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Officials undercut Trump on foreign interference with mail-in voting

Trump and Bill Barr have insisted that 2020 voter-fraud threats are legitimate. Intelligence and law-enforcement officials know better.
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Dave Turnier processes mail-in ballots at at the Chester County Voter Services office in West Chester, Pa., prior to the primary election on May 28, 2020.Matt Rourke / AP file

Under normal circumstances, it wouldn't be especially noteworthy when U.S. officials make an announcement confirming what most people already know, but this stood out yesterday for a reason.

U.S. officials said Wednesday there has been no intelligence to suggest that foreign countries are working to undermine mail-in voting and no signs of any coordinated effort to commit widespread fraud through the vote-by-mail process, despite numerous claims made by President Donald Trump in recent months.

The Associated Press report added that these officials, from multiple federal agencies, made it clear that there's simply no evidence to support the idea that voter fraud will be a systemic problem in 2020, or the idea that mail-in balloting is susceptible to manipulation by foreign actors. The AP added:

[A] senior official with the Office of the Director of National Intelligence, asked on a conference call with reporters Wednesday about the threat of foreign countries manufacturing their own ballots or amplifying disinformation about the integrity of the vote-by-mail process, said there was no information or intelligence that any adversary was "engaged in any kind of activity to undermine any part of the mail-in vote."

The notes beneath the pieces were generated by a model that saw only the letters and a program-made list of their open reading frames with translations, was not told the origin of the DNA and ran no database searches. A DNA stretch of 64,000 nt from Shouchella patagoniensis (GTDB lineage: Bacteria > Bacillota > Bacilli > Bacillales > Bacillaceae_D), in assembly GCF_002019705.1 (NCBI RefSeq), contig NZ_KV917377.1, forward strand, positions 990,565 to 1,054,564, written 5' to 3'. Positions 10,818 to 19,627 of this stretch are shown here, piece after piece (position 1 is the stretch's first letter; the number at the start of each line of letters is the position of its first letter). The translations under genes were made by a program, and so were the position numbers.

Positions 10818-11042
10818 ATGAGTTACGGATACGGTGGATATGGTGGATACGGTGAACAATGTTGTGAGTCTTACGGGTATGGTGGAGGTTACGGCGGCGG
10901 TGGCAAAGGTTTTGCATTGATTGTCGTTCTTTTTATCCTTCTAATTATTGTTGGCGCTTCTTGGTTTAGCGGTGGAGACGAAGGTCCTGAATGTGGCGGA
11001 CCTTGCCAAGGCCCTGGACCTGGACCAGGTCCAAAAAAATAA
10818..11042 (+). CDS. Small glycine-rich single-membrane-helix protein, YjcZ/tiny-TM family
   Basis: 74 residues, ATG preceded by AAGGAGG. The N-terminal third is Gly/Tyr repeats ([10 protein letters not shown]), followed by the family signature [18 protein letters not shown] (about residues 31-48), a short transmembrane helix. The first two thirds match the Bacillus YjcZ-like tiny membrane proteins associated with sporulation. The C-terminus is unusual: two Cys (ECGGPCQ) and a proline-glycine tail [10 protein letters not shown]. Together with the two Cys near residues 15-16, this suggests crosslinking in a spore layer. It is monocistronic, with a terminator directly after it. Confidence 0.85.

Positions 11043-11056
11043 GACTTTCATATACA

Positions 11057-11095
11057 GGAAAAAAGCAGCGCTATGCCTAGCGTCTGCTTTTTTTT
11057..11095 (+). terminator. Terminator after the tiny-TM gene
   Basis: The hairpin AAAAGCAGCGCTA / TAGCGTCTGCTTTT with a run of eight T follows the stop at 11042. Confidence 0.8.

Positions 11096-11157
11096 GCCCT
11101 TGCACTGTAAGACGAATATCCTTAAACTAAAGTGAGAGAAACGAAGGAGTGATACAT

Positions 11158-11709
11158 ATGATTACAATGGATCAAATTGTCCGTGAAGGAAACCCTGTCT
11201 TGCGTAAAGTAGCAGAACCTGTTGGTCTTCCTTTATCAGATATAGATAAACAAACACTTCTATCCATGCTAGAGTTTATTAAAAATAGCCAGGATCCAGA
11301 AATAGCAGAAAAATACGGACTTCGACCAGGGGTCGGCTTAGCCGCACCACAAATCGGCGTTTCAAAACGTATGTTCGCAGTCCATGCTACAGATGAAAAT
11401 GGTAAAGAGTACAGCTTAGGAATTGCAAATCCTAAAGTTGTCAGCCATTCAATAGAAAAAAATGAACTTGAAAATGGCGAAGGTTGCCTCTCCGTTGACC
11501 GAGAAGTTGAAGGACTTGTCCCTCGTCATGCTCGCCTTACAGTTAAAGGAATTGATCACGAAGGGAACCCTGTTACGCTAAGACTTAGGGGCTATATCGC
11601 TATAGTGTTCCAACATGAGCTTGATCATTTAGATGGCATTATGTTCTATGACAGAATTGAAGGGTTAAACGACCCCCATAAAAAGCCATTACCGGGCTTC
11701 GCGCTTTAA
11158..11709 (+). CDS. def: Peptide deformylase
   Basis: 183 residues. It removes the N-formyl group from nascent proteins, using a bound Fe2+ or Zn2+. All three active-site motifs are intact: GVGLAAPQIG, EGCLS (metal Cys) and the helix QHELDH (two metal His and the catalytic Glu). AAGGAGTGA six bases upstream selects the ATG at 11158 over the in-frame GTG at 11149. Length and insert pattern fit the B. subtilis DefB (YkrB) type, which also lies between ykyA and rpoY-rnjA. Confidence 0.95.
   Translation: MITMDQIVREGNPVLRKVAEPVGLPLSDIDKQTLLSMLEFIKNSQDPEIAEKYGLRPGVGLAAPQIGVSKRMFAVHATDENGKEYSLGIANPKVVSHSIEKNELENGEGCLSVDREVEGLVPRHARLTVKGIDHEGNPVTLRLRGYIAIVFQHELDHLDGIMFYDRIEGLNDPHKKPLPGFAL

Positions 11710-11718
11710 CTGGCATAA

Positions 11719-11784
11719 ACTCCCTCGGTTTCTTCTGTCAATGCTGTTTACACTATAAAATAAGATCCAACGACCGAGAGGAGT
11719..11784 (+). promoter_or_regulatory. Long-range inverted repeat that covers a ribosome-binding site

At face value, none of this was surprising in the least. Indeed, these officials' assessments dovetailed with a recent congressional briefing in which U.S. intelligence officials were dismissive of the idea that foreign powers would, or even could, target the mail-in voting process.

So what makes it so notable? The fact that Donald Trump and Attorney General Bill Barr have spent recent months telling the public that this made-up threat is legitimate.

As recently as late June, the president published an all-caps tweet that read, "RIGGED 2020 ELECTION: MILLIONS OF MAIL-IN BALLOTS WILL BE PRINTED BY FOREIGN COUNTRIES, AND OTHERS. IT WILL BE THE SCANDAL OF OUR TIMES!" A month later, the Republican raised the prospect of "delaying the election" because of his expectation that this year will bring "the most INACCURATE & FRAUDULENT Election in history."

Barr, who probably knows better, has played along, recently delivering sworn congressional testimony in which he suggested it's "common sense" to see these voter-fraud threats as real.

In reality, however, the "scandal of our times" is a baseless claim, made up by a desperate president who fears he'll lose if more Americans vote.

What the public is left with is simple: believe U.S. intelligence and law enforcement officials who have no reason to lie about threats to the election, or trust Trump and Barr, who set their credibility on fire quite a while ago.